Annalisa Ewald's Bio
On the Billboard Classical Chart
Listen to the #8 Album
Annalisa Ewald began playng the guitar at age 10, followed by lessons at the guitar mecca of Sophocles Papas' Guitar Shop. When she was 13, Papas, a close colleague and friend of Andrés Segovia, took her on as his protegée. Papas and his Guitar Shop were then the epicenter for classical guitar in the Untied States, so Annalisa was exposed to players like Andrés Segovia, Julian Bream, Ida Presti and others who made a point of stopping in to pay homage to Papas when they were performing in the D.C. area.
Annalisa graduated from high school early to enroll at St John’s College, Annapolis, a liberal arts college known for its innovative Great Books curriculum. After completing two years of study, music took top priority and she enrolled in the San Francisco Conservatory of Music, and was soon seeking out the best teachers she could find outside the Conservatory as well. Her classical guitar skills began to develop further as she studied with the versatile Karl Herreshoff of the Paul WInter Consort and later ICM concert artist, Turan-Mirza Kamal.
She followed her B.A. in classical guitar from Bard College with more than a decade of baroque performance practice with the New York Continuo Collective. And for 20 years, from her undergraduate days up until his death in 2014, Annalisa studied with the internationally sought-after master teacher and lutenist, Patrick O'Brien, with whom she studied continuo accompaniment on baroque guitar, cittern and theorbo.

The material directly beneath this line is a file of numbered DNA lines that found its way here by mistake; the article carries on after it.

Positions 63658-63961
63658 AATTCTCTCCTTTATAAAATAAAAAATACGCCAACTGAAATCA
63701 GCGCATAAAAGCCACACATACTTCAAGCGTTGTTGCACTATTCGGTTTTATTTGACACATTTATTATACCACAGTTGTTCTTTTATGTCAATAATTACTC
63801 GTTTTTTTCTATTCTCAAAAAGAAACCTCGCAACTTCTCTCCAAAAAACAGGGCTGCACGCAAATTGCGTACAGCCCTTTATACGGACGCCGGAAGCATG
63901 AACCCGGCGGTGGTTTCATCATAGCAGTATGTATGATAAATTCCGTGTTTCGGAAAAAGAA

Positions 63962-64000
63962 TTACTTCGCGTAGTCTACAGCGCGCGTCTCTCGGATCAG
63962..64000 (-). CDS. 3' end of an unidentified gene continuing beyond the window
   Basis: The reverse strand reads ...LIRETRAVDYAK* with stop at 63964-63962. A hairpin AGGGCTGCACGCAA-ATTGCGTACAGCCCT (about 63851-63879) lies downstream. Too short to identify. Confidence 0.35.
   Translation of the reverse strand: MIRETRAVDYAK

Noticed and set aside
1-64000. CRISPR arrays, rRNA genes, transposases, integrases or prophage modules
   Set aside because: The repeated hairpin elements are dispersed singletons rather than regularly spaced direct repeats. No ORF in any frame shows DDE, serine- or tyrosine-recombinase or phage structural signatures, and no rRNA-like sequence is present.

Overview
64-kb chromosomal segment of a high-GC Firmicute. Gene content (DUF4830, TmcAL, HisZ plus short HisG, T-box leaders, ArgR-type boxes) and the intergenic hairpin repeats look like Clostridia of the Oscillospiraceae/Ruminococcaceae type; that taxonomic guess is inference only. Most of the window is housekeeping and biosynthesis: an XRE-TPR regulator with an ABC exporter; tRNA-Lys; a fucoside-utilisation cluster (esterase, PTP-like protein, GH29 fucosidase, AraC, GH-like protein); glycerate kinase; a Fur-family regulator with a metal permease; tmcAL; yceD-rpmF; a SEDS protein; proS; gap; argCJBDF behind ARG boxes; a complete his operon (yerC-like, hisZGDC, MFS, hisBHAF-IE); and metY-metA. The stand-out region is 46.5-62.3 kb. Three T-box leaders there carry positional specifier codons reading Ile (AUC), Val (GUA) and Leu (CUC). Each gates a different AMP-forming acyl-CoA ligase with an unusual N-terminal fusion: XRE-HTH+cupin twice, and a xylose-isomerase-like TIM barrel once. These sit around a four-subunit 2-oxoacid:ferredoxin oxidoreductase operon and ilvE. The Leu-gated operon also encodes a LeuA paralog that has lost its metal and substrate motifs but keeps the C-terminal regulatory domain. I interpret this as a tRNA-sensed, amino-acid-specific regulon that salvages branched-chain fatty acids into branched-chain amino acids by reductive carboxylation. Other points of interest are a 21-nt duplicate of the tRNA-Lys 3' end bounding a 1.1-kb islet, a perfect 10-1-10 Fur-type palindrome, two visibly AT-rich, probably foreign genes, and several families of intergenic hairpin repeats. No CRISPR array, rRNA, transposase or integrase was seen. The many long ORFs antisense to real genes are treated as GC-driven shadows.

Annalisa's historical interests led her to cultivate a classical guitar repertoire of music that spans over 400 years. For her, giving an audience the cultural and musical context of the music is critical-- from the knife-wielding Jacaras music of sixteenth century criminals, the lascivious beginnings of some of the baroque era music and South American guitar music whose composers risked imprisonment when it was performed.
This ability to express guitar music of all periods within its historical setting is why Annalisa is widely embraced and at home with fans of rock, blues, bluegrass and other mainstream genres. She bridges historical gaps and conveys the common roots of the music, allowing listeners to inhabit an aural landscape populated with their own imagery, thoughts, feelings and emotions. The listener becomes the co-author and the experience becomes more meaningful to them.
She has won rave reviews for her excellence as a player and her approach. Her first solo classical guitar album charted at No. 8 on Billboard's Traditional Classical chart. She is a favorite at numerous festivals and has also been awarded multiple concert series grants by the New York State Council on the Arts (NYSCA.)
Recently she has formed Circe’s Consort , an early music project which explores the seminal influence of the baroque guitar and continuo on all Western music and specifically opera.